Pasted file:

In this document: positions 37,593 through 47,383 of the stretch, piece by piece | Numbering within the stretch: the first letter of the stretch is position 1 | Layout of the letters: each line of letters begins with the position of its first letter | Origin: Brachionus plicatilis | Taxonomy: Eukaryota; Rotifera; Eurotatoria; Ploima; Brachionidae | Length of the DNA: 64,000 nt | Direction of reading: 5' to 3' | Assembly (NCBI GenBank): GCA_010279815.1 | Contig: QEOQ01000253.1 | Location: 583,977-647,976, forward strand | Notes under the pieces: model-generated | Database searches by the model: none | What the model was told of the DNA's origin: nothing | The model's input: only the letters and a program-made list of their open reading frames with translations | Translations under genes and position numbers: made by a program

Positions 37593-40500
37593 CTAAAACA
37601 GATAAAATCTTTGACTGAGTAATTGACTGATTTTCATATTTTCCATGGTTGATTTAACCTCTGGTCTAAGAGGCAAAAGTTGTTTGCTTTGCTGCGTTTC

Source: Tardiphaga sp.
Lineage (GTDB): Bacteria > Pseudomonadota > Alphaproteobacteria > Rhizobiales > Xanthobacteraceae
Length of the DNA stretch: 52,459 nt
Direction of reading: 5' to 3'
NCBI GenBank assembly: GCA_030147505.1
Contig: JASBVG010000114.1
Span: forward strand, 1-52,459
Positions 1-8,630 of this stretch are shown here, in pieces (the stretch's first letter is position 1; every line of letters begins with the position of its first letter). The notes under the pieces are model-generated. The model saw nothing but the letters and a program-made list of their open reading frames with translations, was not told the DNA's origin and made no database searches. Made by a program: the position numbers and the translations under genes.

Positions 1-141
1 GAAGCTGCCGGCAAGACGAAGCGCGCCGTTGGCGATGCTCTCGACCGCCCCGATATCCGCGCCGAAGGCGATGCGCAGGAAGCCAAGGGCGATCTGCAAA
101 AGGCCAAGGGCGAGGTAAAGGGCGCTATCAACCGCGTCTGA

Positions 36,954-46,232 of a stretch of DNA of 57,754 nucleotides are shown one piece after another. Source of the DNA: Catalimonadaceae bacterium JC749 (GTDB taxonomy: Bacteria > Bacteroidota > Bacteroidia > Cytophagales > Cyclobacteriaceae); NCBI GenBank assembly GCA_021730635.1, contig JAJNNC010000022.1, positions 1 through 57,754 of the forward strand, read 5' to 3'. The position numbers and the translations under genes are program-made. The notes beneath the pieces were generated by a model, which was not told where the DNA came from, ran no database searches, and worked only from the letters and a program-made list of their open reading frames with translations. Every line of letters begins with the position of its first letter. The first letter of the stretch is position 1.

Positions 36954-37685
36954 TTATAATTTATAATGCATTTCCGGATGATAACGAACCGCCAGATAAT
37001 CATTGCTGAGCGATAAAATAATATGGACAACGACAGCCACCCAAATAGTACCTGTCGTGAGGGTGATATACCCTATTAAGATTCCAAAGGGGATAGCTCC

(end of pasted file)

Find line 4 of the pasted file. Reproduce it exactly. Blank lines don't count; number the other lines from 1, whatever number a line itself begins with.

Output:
37601 GATAAAATCTTTGACTGAGTAATTGACTGATTTTCATATTTTCCATGGTTGATTTAACCTCTGGTCTAAGAGGCAAAAGTTGTTTGCTTTGCTGCGTTTC